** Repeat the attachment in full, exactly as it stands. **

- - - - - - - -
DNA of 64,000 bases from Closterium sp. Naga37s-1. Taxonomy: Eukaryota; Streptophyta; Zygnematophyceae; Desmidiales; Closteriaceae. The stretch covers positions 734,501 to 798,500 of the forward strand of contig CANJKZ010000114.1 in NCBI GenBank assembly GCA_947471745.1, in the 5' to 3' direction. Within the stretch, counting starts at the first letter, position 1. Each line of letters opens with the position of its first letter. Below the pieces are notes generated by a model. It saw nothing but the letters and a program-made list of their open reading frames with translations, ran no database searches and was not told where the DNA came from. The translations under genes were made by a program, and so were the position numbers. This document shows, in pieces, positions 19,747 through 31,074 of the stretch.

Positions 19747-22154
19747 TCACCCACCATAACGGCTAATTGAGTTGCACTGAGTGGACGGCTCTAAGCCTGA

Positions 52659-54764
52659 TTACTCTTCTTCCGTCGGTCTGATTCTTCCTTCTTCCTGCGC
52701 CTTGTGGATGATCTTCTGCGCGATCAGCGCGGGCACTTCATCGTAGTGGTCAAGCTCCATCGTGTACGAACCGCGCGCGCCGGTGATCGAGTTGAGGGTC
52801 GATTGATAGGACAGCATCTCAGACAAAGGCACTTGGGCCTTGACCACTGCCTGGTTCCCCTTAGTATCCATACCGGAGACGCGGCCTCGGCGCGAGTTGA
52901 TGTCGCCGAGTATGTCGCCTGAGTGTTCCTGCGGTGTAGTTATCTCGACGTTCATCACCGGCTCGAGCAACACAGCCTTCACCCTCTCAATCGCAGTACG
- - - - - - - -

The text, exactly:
DNA of 64,000 bases from Closterium sp. Naga37s-1. Taxonomy: Eukaryota; Streptophyta; Zygnematophyceae; Desmidiales; Closteriaceae. The stretch covers positions 734,501 to 798,500 of the forward strand of contig CANJKZ010000114.1 in NCBI GenBank assembly GCA_947471745.1, in the 5' to 3' direction. Within the stretch, counting starts at the first letter, position 1. Each line of letters opens with the position of its first letter. Below the pieces are notes generated by a model. It saw nothing but the letters and a program-made list of their open reading frames with translations, ran no database searches and was not told where the DNA came from. The translations under genes were made by a program, and so were the position numbers. This document shows, in pieces, positions 19,747 through 31,074 of the stretch.

Positions 19747-22154
19747 TCACCCACCATAACGGCTAATTGAGTTGCACTGAGTGGACGGCTCTAAGCCTGA

Positions 52659-54764
52659 TTACTCTTCTTCCGTCGGTCTGATTCTTCCTTCTTCCTGCGC
52701 CTTGTGGATGATCTTCTGCGCGATCAGCGCGGGCACTTCATCGTAGTGGTCAAGCTCCATCGTGTACGAACCGCGCGCGCCGGTGATCGAGTTGAGGGTC
52801 GATTGATAGGACAGCATCTCAGACAAAGGCACTTGGGCCTTGACCACTGCCTGGTTCCCCTTAGTATCCATACCGGAGACGCGGCCTCGGCGCGAGTTGA
52901 TGTCGCCGAGTATGTCGCCTGAGTGTTCCTGCGGTGTAGTTATCTCGACGTTCATCACCGGCTCGAGCAACACAGCCTTCACCCTCTCAATCGCAGTACG